Creating Value Along The Supply Chain with Lebenskleidung
Lebenskleidung has been around 12 years. With the credo "More Than Fabrics", they love and live sustainably across the whole supply chain. Founded by Ben, Enrico and Christoph, the business works in small teams to produce fair and sustainable fabrics, mostly organic and with very well established producer relationships. They have a permanent stock program so can work business-to-business from 1 metre onwards, but for their twice yearly collections they innovate along the way to improve quality, social benefits and environmental safety.
Lebenskleidung are honorary members of the IVN, an association of more than 100 companies from various sectors of the leather and textile industry, working together for ecological and socially responsible business practices. They are also a member of Unternehmensgrün, a cross-industry green association that sees itself as a productive and strong network of sustainable businesses that can actually have political influence.
Benjamin Itter, the Co-Founder, CEO and Head of Marketing regales us here with the story of how and why Lebenskleidung was founded, along with three fibre case studies that showcase the ways in which the business is pioneering change for the rest of the textile industry.
In this lesson you'll learn:
- The research behind the Planetary Boundaries framework
- Definitions of biodiversity loss and biogeochemical cycles
- How regional supply chains work
- The importance of co-operatives in fair trade production
- What the benefits of sustainable lyocell are
- Why internal quality checking is necessary
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How is responsible wool farmed and processed?with Stephanie Steele
Our panel discussion for May brought together two experts who work close to the source of wool fibres and understand exactly what 'responsible wool' really means. Bristol Cloth is a regeneratively and locally produced cloth made in collaboration with enterprises based around Bristol in the South West of England. Fernhill Farm provides the raw materials for Bristol Cloth via Fernhill Fibre, run by farmer Jen Hunter, to help re-educate and re-introduce responsibly produced wool into the market.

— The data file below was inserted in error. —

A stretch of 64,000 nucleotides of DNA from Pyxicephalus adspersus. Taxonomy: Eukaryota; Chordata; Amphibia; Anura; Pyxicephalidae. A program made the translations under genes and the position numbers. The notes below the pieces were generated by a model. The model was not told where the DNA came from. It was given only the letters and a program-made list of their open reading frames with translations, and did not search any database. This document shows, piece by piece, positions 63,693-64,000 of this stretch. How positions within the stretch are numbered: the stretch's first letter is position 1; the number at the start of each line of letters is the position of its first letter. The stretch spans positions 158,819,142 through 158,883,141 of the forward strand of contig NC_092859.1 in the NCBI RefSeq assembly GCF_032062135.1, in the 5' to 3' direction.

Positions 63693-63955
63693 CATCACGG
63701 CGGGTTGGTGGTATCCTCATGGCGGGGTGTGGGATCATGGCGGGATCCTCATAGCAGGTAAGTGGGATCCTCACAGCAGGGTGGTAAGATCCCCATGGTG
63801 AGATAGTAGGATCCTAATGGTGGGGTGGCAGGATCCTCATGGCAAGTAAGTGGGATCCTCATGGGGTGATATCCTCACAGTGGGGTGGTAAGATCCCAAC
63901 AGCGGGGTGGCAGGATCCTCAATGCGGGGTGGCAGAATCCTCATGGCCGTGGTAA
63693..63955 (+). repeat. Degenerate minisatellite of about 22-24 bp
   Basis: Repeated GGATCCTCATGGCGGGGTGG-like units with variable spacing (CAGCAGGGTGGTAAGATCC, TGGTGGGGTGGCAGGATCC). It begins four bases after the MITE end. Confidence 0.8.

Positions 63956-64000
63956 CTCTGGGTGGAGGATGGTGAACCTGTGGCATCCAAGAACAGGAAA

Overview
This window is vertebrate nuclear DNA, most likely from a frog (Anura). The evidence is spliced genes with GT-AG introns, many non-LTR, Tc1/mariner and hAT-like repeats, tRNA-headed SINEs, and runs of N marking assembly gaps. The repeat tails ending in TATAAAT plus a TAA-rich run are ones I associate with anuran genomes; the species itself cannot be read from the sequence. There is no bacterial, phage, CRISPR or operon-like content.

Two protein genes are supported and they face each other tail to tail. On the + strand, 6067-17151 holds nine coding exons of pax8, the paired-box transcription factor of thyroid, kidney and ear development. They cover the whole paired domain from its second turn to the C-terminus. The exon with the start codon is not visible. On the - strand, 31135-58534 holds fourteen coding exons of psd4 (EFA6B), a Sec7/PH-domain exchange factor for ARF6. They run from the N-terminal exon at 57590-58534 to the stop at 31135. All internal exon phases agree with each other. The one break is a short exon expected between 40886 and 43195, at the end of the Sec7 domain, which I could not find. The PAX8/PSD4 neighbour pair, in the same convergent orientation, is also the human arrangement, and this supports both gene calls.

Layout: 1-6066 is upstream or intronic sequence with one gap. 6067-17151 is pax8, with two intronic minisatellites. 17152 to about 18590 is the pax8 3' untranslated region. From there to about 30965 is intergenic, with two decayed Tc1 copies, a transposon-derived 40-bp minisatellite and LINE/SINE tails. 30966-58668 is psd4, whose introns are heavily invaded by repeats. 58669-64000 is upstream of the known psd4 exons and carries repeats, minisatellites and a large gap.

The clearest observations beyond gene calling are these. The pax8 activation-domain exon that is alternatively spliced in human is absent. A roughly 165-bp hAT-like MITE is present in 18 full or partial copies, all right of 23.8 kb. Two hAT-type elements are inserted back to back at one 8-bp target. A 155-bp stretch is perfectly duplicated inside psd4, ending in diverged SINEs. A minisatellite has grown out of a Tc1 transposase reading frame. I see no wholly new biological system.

In this conversation, between two responsible wool businesses, you'll hear what makes wool responsible, the process of building local 'fibershed' communities, and whether localism has a place in the fashion market. This live Q&A was aired on Monday 22nd June 2020 as part of our monthly networking events series.
Babs Behan - Bristol Cloth and Botanical Inks
The local and regeneratively produced Bristol Cloth project was managed by Babs, who also founded natural dye business Botanical Inks. Both enterprises champion local production, low impact farming, textile education and building community.
Jen Hunter - Fernhill Farm and Fernhill Fibre
Fernhill Farm is a 160 acre farm, regeneratively managed by Jen and husband since 1997. Through a hybrid of British genetics, Andrew built up a flock of multipurpose sheep breeds that are now clipped for their flock to be used by Fernhill Fibre, embedding value and re-educating on the importance of wool.
Producing nutrient dense pasture-fed meat products, blade shearing and wool harvesting fine fibres in all the native colours whilst regenerating the land using Holistic Planned Grazing principles, Fernhill Fibre’s focus has always been the business to business supply chain.